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NOVEMBER 19, 1996




Donald C. Smaltz, Independent Counsel In Re Espy, today made the following statement:

   A federal grand jury in Biloxi, Mississippi, returned a three count indictment against Norris Faust, Jr., the current Mississippi State Executive Director of the Farm Service Agency (FSA), a division of the United States Department of Agriculture (USDA). Faust is charged with three counts of lying to a federal grand jury sitting in Jackson on August 28 and 29, 1996.

   Faust, 46, and a native of Lambert, Mississippi, was appointed to the position of State Executive Director of FSA on March 8, 1993. Prior to that time Faust has served as a County Supervisor from Tunica County, Mississippi.

   The indictment charges that Faust gave perjurious testimony before the federal grand jury regarding his knowledge of and role in changing a state regulation requiring the reporting of persons listed on farm operating plans who had outside interests other than the farming operation. The questions asked of Faust also focused on the role of two others in striking down the regulation: Brooke Keith Mitchell, Sr., a 1993 appointee to the State Executive Committee, and the Chief of Staff to former Secretary of Agriculture Espy.

   Mitchell was convicted on November 13, 1996, in United States District Court in the District of Columbia of fraudulently collecting more than $700,000 in crop subsidies from the USDA. Mitchell and his farming company, Five M Farming Enterprises entered guilty pleas to four counts of conspiracy, making false statements to obtain farm deficiency payments, making false statements to the USDA and submitting false entries in books and records.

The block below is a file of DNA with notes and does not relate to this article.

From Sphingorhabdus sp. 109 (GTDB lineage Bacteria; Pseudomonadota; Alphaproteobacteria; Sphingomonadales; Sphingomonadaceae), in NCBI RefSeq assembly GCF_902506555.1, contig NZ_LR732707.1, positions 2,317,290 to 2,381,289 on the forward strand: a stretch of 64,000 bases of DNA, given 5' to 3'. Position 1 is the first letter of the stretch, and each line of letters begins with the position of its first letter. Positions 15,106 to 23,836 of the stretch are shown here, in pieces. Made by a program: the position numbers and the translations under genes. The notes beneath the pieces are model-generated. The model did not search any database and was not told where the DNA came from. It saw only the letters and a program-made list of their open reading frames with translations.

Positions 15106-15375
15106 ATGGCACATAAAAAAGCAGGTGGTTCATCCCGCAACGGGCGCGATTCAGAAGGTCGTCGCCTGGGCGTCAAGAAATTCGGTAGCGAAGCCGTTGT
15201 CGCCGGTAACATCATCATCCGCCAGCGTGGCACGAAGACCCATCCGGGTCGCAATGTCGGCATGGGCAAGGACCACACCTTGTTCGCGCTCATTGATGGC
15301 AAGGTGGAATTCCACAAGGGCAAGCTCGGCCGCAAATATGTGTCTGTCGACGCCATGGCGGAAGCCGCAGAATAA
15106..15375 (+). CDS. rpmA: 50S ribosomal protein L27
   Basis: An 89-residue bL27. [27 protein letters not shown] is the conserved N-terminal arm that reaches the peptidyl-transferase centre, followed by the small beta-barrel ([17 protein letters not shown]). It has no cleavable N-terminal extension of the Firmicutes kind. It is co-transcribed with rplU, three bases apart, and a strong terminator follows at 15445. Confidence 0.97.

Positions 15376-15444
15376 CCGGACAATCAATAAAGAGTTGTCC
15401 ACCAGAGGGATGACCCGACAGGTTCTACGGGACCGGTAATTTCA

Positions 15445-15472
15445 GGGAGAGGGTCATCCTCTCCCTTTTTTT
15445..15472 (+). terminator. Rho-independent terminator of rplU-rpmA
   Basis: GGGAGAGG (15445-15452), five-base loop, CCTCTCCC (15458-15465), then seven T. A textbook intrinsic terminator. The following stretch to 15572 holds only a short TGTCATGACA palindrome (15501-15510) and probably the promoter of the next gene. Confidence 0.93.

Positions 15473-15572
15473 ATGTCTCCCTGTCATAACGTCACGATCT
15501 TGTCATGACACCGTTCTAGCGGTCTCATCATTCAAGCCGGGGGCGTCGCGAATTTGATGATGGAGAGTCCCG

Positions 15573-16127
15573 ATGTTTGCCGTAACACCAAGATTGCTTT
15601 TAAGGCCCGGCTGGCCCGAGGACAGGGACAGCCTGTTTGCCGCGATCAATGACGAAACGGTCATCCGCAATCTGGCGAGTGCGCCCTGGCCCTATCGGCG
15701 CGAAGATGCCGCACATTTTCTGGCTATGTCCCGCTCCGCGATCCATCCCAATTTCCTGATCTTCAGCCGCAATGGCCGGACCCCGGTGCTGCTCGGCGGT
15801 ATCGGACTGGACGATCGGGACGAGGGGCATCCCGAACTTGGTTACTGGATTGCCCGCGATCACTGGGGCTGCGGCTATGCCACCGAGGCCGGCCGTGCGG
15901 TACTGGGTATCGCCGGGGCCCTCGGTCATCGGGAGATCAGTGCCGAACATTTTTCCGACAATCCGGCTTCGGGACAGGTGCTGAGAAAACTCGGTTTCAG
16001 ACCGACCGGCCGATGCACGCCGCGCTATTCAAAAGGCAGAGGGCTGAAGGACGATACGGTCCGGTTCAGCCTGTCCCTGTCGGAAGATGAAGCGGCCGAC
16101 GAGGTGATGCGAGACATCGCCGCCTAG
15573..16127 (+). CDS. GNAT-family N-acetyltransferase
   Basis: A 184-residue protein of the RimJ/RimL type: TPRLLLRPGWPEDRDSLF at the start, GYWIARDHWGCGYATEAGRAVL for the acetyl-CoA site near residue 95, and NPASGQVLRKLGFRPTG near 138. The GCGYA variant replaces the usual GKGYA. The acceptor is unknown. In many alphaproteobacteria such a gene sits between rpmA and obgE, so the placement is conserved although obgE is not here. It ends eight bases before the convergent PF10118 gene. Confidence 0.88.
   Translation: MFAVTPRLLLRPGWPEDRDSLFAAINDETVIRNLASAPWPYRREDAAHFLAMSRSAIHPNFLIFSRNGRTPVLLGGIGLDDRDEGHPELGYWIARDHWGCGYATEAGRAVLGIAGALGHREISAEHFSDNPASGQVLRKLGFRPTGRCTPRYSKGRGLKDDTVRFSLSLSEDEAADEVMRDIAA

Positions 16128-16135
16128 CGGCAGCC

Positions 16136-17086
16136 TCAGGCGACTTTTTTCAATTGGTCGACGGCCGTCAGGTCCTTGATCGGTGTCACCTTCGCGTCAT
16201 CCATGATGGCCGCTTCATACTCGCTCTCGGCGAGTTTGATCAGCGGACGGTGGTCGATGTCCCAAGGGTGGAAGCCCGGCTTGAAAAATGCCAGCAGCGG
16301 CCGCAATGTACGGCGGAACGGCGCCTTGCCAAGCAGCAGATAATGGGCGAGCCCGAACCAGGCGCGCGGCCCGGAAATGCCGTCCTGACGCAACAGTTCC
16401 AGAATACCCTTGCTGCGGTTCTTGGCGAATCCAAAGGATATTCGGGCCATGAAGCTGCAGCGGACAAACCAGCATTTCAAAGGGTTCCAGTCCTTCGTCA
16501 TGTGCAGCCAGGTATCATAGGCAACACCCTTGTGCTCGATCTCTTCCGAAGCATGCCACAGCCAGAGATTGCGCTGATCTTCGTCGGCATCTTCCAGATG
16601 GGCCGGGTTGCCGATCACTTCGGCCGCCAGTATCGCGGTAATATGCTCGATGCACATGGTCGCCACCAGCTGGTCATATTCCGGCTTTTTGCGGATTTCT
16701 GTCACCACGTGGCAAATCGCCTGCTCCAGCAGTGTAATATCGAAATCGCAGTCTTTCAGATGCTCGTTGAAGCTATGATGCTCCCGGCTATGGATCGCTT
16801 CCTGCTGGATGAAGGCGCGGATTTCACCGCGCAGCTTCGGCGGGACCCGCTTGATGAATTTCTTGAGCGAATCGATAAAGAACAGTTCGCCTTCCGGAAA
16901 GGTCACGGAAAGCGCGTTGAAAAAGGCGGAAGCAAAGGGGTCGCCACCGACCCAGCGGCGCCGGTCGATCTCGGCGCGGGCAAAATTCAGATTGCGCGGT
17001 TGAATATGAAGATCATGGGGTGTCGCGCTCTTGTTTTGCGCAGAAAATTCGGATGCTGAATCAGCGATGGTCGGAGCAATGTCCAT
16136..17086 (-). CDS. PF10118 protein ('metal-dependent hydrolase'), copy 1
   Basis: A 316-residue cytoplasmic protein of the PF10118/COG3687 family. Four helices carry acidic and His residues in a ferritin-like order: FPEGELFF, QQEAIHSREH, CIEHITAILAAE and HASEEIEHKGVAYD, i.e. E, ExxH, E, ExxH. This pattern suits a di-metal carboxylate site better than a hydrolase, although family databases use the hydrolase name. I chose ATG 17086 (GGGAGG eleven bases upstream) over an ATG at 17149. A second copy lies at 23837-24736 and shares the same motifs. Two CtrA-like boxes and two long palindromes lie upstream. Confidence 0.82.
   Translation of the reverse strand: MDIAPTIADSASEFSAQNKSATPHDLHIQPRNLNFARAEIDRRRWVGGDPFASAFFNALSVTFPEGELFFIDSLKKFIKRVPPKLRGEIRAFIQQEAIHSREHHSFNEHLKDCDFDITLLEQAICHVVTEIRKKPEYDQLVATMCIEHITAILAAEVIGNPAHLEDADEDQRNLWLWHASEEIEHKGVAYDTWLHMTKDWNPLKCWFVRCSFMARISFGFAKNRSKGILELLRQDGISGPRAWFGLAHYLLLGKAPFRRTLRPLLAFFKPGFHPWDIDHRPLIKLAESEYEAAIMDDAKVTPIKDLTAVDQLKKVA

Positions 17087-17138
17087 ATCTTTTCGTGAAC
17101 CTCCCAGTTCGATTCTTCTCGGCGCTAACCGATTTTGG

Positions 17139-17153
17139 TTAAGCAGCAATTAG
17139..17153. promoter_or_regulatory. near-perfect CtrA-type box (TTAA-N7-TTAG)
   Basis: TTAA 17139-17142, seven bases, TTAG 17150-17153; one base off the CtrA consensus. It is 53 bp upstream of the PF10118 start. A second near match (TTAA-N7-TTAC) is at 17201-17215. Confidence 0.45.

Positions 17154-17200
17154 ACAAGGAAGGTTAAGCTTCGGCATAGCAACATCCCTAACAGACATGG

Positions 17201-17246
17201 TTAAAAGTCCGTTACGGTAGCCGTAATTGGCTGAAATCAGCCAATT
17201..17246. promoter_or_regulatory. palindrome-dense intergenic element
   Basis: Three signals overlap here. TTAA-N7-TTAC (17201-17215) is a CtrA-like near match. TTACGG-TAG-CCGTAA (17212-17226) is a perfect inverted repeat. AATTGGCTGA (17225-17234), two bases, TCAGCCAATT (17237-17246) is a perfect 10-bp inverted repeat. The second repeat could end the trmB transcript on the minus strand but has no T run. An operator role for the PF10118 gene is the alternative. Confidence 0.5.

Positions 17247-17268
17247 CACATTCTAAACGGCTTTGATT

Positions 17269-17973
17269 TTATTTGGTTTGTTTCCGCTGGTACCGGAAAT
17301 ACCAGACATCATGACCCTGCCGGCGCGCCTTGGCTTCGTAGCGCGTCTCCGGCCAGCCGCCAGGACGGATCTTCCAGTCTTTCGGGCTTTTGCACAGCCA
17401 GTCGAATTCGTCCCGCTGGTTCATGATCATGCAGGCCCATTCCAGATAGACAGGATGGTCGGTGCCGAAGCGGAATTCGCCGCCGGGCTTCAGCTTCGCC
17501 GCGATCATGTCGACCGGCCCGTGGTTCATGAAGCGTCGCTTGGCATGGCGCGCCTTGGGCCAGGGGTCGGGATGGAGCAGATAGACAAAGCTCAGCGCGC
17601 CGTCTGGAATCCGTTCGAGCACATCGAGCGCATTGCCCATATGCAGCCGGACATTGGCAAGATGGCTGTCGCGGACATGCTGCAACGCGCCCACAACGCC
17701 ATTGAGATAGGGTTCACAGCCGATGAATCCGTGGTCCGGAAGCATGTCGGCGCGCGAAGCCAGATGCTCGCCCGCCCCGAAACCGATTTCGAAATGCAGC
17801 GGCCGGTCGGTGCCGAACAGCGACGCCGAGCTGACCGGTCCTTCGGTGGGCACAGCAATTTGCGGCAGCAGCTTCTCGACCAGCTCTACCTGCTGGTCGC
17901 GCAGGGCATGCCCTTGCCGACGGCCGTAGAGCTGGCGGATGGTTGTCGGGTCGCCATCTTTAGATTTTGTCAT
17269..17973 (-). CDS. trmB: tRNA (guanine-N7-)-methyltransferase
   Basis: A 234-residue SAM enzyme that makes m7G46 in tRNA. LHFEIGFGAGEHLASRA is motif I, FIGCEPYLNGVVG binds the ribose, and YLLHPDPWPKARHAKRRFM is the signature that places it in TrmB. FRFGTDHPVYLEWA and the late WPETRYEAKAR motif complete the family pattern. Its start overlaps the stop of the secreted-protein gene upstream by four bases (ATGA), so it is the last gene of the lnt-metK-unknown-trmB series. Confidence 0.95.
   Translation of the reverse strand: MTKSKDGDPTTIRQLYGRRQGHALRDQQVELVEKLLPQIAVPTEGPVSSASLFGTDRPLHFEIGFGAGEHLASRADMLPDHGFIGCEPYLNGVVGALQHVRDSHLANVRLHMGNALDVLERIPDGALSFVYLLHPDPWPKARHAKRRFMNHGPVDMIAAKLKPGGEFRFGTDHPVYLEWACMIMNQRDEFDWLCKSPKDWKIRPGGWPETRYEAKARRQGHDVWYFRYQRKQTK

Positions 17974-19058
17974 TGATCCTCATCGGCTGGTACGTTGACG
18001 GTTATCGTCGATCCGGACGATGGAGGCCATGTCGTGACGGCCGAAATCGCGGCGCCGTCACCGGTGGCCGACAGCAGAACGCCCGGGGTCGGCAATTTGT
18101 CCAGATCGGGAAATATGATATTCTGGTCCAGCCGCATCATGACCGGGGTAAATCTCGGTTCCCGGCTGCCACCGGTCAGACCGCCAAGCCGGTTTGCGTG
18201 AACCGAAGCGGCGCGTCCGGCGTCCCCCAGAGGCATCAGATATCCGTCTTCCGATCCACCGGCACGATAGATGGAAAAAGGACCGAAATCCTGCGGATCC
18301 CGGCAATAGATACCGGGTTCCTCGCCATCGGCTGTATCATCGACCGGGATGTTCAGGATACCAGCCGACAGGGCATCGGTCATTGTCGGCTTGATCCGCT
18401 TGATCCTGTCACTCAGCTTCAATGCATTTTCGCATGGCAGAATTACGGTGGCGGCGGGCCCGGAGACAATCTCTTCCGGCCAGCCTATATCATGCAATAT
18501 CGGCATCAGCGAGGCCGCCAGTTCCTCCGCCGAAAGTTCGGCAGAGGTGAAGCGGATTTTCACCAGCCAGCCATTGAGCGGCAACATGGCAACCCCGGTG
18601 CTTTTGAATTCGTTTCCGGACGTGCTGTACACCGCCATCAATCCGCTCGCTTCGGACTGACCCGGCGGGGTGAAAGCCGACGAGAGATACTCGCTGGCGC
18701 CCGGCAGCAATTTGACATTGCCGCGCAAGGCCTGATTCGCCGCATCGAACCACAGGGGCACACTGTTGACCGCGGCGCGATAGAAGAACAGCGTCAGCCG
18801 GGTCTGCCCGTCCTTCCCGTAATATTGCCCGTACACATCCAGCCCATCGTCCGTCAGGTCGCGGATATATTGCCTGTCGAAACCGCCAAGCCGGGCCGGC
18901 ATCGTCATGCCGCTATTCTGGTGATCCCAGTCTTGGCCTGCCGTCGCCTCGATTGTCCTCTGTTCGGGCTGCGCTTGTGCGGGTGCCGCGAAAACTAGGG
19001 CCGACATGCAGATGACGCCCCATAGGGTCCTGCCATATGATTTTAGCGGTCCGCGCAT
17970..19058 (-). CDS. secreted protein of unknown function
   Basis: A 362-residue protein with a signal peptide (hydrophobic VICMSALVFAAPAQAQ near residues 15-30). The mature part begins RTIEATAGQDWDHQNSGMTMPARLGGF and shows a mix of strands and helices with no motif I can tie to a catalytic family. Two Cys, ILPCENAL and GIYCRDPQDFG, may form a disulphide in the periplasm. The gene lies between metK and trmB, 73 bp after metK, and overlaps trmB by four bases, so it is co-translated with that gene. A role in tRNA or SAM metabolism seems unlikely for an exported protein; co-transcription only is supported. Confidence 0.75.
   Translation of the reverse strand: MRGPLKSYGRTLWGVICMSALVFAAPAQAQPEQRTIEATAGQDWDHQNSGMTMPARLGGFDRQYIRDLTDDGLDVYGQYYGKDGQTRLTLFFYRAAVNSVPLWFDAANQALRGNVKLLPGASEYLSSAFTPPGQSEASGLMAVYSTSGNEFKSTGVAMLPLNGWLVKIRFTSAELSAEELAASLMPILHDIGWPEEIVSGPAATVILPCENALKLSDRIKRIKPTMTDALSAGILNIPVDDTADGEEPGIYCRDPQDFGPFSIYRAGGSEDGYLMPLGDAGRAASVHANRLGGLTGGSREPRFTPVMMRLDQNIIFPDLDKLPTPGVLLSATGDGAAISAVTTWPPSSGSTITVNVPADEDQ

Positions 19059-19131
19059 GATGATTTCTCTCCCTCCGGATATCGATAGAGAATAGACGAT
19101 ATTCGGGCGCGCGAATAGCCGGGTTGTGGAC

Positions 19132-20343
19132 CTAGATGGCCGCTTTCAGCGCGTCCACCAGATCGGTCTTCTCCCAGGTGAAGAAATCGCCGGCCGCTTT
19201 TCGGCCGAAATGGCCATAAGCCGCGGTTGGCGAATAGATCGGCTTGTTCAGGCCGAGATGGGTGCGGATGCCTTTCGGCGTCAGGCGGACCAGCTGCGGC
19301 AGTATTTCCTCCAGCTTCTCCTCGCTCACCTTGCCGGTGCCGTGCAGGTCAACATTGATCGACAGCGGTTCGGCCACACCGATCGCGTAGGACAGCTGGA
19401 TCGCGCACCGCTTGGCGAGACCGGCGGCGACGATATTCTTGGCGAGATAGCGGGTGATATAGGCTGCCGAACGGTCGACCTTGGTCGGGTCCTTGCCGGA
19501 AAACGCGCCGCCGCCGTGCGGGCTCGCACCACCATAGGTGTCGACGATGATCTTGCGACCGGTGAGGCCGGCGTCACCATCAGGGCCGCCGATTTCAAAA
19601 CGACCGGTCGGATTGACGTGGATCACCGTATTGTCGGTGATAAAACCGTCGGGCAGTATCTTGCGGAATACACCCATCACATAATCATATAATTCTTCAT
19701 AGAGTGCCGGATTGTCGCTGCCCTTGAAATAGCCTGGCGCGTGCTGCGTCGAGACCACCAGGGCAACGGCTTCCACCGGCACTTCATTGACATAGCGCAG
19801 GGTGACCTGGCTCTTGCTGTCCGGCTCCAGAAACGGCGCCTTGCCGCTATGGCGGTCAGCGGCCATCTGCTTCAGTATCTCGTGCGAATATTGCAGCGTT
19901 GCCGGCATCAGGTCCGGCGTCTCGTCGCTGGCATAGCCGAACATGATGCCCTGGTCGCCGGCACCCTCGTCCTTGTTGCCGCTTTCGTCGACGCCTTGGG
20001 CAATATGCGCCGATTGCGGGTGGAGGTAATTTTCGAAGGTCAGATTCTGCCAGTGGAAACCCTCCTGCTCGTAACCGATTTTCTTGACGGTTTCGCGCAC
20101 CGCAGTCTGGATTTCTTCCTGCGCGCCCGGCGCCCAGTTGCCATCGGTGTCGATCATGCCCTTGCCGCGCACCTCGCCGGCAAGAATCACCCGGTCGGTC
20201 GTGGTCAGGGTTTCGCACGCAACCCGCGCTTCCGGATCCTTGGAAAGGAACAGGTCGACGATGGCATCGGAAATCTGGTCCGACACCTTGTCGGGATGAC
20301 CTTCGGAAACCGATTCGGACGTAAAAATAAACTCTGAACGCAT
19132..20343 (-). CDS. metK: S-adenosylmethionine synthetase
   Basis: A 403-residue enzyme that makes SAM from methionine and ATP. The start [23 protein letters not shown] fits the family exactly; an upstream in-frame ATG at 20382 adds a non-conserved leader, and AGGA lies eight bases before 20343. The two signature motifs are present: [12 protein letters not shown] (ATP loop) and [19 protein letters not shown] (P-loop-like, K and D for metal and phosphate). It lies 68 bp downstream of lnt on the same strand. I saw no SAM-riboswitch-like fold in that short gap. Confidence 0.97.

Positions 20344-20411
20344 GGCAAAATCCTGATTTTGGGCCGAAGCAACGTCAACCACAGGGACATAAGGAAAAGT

The indictment returned against Faust today alleges that Mitchell had been in a dispute with USDA regarding the extent of the involvement of his sons, who were full-time college students, in the family farm business. While Mitchell was seeking to recover the payments denied to him, Faust in his capacity as Mississippi State Executive Director, signed an order eliminating the regulation which would have required Mitchell's sons to disclose that they were students.

   If convicted of the charges in the indictment, Faust could be imprisoned for up to 15 years and fined as much as $750,000 or both.

   An arraignment date will be scheduled as soon as possible before the United States Magistrate Judge in Jackson, Mississippi.

   The charges contained in the Indictment are merely accusations, and the defendant is presumed innocent unless and until proven guilty.

The Independent Counsel's investigation is ongoing.

NOTE: Copies of the Indictment are available from the Office of Independent Counsel.


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